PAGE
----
The excellent wrestling show Heels has just wrapped its season finale on Starz, marking the latest in the lineage of fictional wrestling. You know, if you ignore the fact that wrestling in itself is fictional or, what those in the know call “kayfabe.” Pop cultural depictions of wrestling run the gamut from Ready to Rumble to Nacho Libre to wrestling episodes of shows such as Futurama and That ’70s Show. Some of them are fun, entry-level portrayals of sports entertainment, while others show the grittier realities of wrestling.
Interestingly, perhaps some of the best-known examples center on women’s wrestling, which has historically been devalued in wrestling proper. It’s no coincidence that GLOW, Fighting with My Family and the reality shows Total Divas and Total Bellas aired to coincide with the “women’s wrestling evolution” when women’s wrestling was taken more seriously. Now that ~women are equal~, there seems to be the perception that we no longer need women’s wrestling’s fictional counterparts, with GLOW being canceled last year and no renewals of the Total franchise as yet. Of the spate of new and current wrestling shows, including Heels, Young Rock, and the VICE docuseries Dark Side of the Ring, they are all about men. Maybe it’s time for another (fictional) women’s wrestling evolution…?
In the meantime, here is an incomplete ranking of those we already have…
Is it any wonder that the Jenji Kohan-produced, Liz Flahive, and Carly Mensch-created Netflix show based on the ’80s women’s wrestling outfit Gorgeous Ladies of Wrestling would top the list? GLOW excelled because it was about the characters behind the wrestlers and, at the end of the day, that’s what wrestling is all about.
6. Young Rock
This meta-depiction of Dwayne “The Rock” Johnson’s life, told from Johnson’s perspective as he looks back on his life while running for president in 2032 aired on NBC earlier this year and has already been renewed for a second season. I would not put it past Johnson to use Young Rock as a gauge for a real presidential run and, like Fighting with My Family (see below), which he also produced, there’s a healthy dose of revisionist history (check out his dad Rocky Johnson’s Wikipedia page…). But it’s all done in good fun which makes for an enjoyable watch.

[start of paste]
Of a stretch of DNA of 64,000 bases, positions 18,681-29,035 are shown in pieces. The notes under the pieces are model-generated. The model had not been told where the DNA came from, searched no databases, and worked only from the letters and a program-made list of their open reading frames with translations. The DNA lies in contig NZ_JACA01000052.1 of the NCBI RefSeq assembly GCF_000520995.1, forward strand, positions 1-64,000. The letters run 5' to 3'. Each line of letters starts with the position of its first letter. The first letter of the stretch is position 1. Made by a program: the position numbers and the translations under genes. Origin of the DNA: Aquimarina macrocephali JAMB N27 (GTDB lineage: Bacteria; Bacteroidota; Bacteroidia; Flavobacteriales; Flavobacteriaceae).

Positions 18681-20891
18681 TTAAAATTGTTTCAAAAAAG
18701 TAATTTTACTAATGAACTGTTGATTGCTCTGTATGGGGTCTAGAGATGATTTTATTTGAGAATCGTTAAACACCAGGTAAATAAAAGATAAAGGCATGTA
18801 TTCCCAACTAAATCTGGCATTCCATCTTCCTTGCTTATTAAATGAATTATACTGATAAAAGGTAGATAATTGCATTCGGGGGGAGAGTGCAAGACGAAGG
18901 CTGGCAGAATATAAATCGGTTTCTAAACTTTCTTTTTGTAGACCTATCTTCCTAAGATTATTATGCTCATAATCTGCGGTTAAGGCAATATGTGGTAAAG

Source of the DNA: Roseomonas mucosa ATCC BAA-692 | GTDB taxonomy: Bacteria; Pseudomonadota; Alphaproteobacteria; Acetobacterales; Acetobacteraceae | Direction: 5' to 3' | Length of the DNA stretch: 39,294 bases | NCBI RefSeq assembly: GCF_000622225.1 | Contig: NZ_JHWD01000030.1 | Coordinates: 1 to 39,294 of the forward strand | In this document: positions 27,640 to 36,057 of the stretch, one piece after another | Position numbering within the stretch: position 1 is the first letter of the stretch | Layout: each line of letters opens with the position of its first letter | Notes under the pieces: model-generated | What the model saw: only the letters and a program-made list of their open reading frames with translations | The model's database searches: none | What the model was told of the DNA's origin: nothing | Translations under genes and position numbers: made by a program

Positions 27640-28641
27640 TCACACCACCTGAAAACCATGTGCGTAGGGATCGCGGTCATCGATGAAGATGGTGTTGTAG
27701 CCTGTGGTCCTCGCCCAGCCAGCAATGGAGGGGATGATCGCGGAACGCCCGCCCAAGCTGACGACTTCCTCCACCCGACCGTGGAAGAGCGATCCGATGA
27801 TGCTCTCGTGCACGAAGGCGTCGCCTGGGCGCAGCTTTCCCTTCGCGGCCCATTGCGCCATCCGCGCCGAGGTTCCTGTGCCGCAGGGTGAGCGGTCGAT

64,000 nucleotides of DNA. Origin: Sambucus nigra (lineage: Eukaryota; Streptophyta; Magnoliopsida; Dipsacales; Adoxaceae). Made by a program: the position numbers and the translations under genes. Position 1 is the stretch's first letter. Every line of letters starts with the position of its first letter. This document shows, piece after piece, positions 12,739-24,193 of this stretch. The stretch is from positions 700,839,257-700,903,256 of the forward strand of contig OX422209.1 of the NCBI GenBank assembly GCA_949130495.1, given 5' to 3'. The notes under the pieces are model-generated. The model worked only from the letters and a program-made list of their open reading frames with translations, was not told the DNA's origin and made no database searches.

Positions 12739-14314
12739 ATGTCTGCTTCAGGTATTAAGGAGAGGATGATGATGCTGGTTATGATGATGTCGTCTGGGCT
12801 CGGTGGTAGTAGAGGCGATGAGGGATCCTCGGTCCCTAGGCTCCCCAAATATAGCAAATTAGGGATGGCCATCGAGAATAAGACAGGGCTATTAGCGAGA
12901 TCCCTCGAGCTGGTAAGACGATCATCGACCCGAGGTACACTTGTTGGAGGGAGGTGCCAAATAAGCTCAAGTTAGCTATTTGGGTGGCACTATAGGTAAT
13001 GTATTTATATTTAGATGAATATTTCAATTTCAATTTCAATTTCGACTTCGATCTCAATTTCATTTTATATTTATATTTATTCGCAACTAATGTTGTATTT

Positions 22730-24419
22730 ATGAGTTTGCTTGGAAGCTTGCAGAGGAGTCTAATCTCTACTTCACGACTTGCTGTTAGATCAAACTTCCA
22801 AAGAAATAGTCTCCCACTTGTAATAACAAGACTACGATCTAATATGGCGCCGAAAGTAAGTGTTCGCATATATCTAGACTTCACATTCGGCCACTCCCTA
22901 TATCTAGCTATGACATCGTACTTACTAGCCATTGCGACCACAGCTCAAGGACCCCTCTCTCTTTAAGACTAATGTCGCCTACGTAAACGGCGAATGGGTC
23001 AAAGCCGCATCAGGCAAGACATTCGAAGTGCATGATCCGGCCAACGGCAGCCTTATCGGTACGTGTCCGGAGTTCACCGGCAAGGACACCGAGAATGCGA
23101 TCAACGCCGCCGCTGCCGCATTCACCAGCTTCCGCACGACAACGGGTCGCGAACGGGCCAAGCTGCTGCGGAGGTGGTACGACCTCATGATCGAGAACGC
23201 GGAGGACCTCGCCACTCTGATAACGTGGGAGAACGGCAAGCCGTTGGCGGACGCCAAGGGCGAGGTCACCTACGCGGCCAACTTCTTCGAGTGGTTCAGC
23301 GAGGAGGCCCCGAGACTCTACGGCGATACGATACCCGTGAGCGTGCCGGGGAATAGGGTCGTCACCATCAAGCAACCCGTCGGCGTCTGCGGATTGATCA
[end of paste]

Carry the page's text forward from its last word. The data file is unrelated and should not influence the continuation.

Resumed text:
5. The Wrestler
Darren Aronofsky’s award-winning 2008 film The Wrestler gives a bleak but realistic portrayal of what it’s like to be an aging wrestler. It was prescient at the time, premiering less than a year after the double murder-suicide of Chris Benoit and the conversation around head trauma, drug use, and supporting wrestlers after their bodies can no longer keep up.
4. Fighting with My Family
As with everything else she’s in, Florence Pugh is the best part of this biopic about wrestler Paige’s life based on the 2021 documentary of the same name about her famous UK wrestling family. Produced by Johnson, who also stars as himself, it very much leans into the gospel according to World Wrestling Entertainment, which the film depicts Paige’s journey to get to. Left out are the more problematic aspects of her family, personal issues, and her untimely neck injury and retirement at age 25.
This new Starz show follows brothers Jack (Stephen Amell) and Ace (Alexander Ludwig) Spade as they try to run their father’s wrestling company after their father’s suicide a year prior. Though it’s got wrestling darling (who hasn’t wrestled in seven years) CM Punk in a cameo, Heels at once requires its viewers to be wrestling fans to understand its basic premise while simultaneously getting all the inner workings of the industry wrong.
2. Main Event
Granted, this is a kid’s movie that is quite sweet and enjoyable. It also boasts wrestlers such as The Miz, Sheamus, Keith Lee, Kofi Kingston, and Mia Yim. But it’s also produced by World Wrestling Entertainment and, like a lot of their filmic output, it’s not entirely convincing.
1. Nacho Libre
It’s Jack Black. We’re putting this first because Jack Black is hilarious. That is all.